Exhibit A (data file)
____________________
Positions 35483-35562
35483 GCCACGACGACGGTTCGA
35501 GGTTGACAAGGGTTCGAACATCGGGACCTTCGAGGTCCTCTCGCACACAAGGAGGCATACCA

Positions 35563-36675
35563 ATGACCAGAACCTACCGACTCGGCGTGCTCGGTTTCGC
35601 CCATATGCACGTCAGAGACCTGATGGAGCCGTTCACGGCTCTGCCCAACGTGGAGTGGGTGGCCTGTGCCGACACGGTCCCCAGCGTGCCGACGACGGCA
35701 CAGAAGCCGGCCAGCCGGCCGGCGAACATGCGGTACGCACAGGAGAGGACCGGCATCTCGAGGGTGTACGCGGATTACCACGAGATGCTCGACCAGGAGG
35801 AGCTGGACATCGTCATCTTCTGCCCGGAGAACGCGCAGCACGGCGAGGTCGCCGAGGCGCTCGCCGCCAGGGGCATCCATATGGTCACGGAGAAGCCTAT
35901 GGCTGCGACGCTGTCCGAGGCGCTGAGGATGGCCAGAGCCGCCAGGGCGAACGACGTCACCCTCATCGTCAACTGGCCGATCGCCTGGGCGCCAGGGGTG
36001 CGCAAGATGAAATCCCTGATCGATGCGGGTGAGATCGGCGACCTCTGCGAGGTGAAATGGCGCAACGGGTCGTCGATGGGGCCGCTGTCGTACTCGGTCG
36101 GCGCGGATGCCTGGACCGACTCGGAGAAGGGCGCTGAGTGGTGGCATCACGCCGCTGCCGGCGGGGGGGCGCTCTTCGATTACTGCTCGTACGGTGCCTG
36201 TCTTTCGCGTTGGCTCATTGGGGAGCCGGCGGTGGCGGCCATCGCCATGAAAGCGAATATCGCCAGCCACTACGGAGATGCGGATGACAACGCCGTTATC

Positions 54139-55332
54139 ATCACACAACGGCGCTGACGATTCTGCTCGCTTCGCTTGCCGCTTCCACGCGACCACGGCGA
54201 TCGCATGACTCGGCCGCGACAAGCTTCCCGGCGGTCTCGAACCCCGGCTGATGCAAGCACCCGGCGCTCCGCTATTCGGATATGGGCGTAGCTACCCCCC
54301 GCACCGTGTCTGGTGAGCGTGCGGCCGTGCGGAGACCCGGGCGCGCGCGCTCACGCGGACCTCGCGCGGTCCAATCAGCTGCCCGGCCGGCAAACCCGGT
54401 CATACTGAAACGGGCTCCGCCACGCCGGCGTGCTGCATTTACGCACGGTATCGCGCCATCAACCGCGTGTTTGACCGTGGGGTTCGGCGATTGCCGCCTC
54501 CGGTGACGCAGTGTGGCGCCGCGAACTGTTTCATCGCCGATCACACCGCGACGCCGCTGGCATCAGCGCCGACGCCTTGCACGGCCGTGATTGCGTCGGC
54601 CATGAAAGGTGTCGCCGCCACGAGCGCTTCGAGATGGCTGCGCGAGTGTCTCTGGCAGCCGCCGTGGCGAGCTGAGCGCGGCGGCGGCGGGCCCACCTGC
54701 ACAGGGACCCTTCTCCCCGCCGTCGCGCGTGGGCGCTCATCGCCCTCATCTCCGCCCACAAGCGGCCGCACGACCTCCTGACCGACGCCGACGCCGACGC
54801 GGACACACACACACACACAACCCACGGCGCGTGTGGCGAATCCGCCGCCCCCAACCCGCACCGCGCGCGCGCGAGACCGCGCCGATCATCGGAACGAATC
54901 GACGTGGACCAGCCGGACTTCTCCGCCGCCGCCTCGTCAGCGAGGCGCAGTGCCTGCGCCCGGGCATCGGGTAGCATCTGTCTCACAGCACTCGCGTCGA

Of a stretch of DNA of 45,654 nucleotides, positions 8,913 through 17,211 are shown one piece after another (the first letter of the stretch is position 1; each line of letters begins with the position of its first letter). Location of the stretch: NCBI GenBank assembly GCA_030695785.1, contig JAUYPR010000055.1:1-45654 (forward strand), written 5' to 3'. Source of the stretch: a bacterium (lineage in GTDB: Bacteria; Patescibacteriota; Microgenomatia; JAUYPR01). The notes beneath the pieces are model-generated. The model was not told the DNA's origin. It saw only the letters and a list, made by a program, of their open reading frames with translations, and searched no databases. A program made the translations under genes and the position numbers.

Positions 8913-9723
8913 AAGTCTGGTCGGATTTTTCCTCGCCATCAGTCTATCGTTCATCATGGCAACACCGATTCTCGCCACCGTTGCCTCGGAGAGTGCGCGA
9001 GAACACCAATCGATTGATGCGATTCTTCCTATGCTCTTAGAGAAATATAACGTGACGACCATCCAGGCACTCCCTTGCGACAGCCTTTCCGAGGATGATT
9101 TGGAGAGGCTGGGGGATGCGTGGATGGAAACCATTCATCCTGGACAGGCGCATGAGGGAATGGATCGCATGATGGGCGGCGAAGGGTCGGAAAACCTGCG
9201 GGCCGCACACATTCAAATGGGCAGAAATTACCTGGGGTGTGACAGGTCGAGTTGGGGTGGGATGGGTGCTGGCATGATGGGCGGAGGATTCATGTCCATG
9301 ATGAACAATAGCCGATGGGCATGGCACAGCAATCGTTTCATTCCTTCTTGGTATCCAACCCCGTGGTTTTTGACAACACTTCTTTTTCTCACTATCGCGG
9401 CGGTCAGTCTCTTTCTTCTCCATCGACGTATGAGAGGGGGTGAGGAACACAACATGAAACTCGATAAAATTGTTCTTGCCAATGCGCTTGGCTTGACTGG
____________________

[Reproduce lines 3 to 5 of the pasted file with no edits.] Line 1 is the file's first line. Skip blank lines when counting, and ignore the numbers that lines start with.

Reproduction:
35501 GGTTGACAAGGGTTCGAACATCGGGACCTTCGAGGTCCTCTCGCACACAAGGAGGCATACCA

Positions 35563-36675
35563 ATGACCAGAACCTACCGACTCGGCGTGCTCGGTTTCGC